KCB bank sued over Shs25b loan gone bad

In a lawsuit fi led against the bank on January 19, Tirupati contends that on July 17, 2012, KCB Uganda and Kenya agreed to advance a syndicated loan of $7m (about Shs25b). Photo | Courtesy

What you need to know:

  • KCB is jointly sued with Bank of Uganda (BoU) and Financial Intelligence Authority (FIA)

KCB Bank Uganda and Kenya have been dragged to the Commercial Court over a Shs25b ($7m) loan facility extended to Tirupati Development (U) Ltd that turned out to be bad.

KCB is jointly sued with Bank of Uganda (BoU) and Financial Intelligence Authority (FIA).

In a lawsuit filed against the bank on January 19, Tirupati contends that on July 17, 2012, KCB Uganda and Kenya agreed to advance a syndicated loan of $7m (about Shs25b).

“As collateral for this facility, the plaintiff (Tirupati), agreed to provide the second (KCB-Uganda) and third (KCB-Kenya) defendants a series of certificates of title to its properties,” the court documents read in part.

Adding: “The second (KCB-Uganda) and third (KCB-Kenya) defendants agreed to the plaintiff’s loan negotiation fees in the sum of 0.5 percent of the loan amount. This amounted to $35,000.”

Tirupati argued that it received $6.9m instead of the $7m loan requested. It was also agreed that during the contracting period, all principal and interest payments with respect to the loan facility were to be made through Tirupati’s dollar account.

Further in its lawsuit, Tirupati argues that in 2018 it noticed and complained to the banks about several suspicious transactions on its current and loan accounts. The banks reportedly did not provide a coherent explanation for the transactions.

“The plaintiff (Tirupati) also made demands for a reconciliation of accounts, clarity on the status of their loan repayments, and requests for the issuance of the bank statements. None of these requests were honoured. This inevitably led to the plaintiff’s failure to meet her loan obligations,” the petition states.

The petitioner further claims that in 2016, the banks opened two separate dollar denomination loan accounts in its name without its consent and knowledge.

“They (banks) failed to disburse the total agreed amount of $7m. They debited the plaintiff’s account with loan negotiation fees above the agreed amount,” Tirupati states in its court documents.

Tirupati also avers that by the banks opening and operating two separate dollar accounts in its names without its consent, they appropriated to themselves the Tirupati name, goodwill, reputation, integrity and business acumen.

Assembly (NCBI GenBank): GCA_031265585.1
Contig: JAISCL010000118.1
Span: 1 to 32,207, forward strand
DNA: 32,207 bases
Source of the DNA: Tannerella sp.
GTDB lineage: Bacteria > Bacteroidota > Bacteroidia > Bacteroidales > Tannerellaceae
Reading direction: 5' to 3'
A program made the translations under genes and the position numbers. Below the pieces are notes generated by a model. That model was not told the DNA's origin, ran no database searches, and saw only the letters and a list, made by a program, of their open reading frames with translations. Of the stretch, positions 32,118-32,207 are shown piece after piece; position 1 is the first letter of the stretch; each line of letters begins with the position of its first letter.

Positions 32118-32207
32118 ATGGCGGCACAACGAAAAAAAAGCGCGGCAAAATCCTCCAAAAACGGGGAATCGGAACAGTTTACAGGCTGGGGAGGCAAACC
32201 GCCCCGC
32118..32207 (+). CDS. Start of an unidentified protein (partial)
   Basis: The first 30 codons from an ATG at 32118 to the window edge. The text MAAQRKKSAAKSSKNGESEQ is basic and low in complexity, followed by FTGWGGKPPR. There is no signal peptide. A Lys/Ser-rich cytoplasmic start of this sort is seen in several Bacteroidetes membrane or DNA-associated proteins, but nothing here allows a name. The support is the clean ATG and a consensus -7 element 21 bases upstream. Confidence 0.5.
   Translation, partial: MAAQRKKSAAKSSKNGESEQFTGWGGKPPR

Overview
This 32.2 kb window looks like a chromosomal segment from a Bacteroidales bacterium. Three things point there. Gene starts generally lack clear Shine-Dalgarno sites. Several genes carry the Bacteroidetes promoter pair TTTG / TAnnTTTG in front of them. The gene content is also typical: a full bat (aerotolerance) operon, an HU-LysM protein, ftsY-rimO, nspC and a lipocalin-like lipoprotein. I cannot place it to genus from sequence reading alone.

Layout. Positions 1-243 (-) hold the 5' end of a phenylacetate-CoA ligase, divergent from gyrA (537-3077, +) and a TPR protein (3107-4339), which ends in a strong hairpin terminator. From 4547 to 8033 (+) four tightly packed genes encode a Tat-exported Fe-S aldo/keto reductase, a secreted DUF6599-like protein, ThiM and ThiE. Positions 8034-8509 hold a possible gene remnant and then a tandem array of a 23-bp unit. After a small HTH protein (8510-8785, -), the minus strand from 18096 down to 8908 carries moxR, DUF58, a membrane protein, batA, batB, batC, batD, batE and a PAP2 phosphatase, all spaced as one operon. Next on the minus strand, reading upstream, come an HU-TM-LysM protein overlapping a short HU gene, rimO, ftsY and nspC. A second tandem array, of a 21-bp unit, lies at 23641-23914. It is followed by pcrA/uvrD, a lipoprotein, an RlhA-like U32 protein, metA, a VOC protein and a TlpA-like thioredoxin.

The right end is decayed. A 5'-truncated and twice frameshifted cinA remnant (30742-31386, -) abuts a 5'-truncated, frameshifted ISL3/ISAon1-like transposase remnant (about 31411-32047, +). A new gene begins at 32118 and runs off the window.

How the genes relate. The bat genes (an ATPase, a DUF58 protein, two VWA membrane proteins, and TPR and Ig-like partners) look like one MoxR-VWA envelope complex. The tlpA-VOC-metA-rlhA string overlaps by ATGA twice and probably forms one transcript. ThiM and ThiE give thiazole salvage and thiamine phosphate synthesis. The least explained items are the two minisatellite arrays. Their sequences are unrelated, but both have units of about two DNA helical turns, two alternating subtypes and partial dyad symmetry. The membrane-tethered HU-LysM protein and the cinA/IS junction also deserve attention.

“They (banks) acted for private gain by operating unexplained suspicious transactions on the plaintiff’s current and loan accounts. The plaintiff (Tirupati) will aver and contend, as is pleaded further below, that these activities were illegal,” the petition states.

Tirupati also contends that despite servicing the loan fully, the banks have since refused to return all its titles that were pledged by them as security, proportional to the debt paid.

BoU has been sued in the capacity of being a regulator mandated to ensure that licensed banks operate their businesses in a sound manner and in compliance with the law. The Financial Intelligence Authority has been added onto the suit as the statutory authority charged with enforcing the law against Anti Money Laundering and Counter Terrorist Financing.

Tirupati argues that the KCB has continued to demand prohibitively high sums totaling $4,564,859.28, which it claims is not backed by evidence and it has reason to believe it is the product of fraud perpetuated by them.

It further claims that the refusal by KCB to give its records of bank statements of her current and loan account statements is illegal and amounts to fraud.

By press time last evening, KCB had not yet filed its defence.

MONEY LAUNDERING

Under alleged money laundering claims, Tirupati says it has received conflicting statements of transactions on its account, covering the period of the entirety of the loan, which indicate highly suspicious transactions akin to money laundering on the part of KCB.

“The plaintiff will aver and contend that the said sums represented the proceeds of some form of activity that may have constituted crime necessitating the need for deceit on the part of second and third defendants (banks),” the court documents state.

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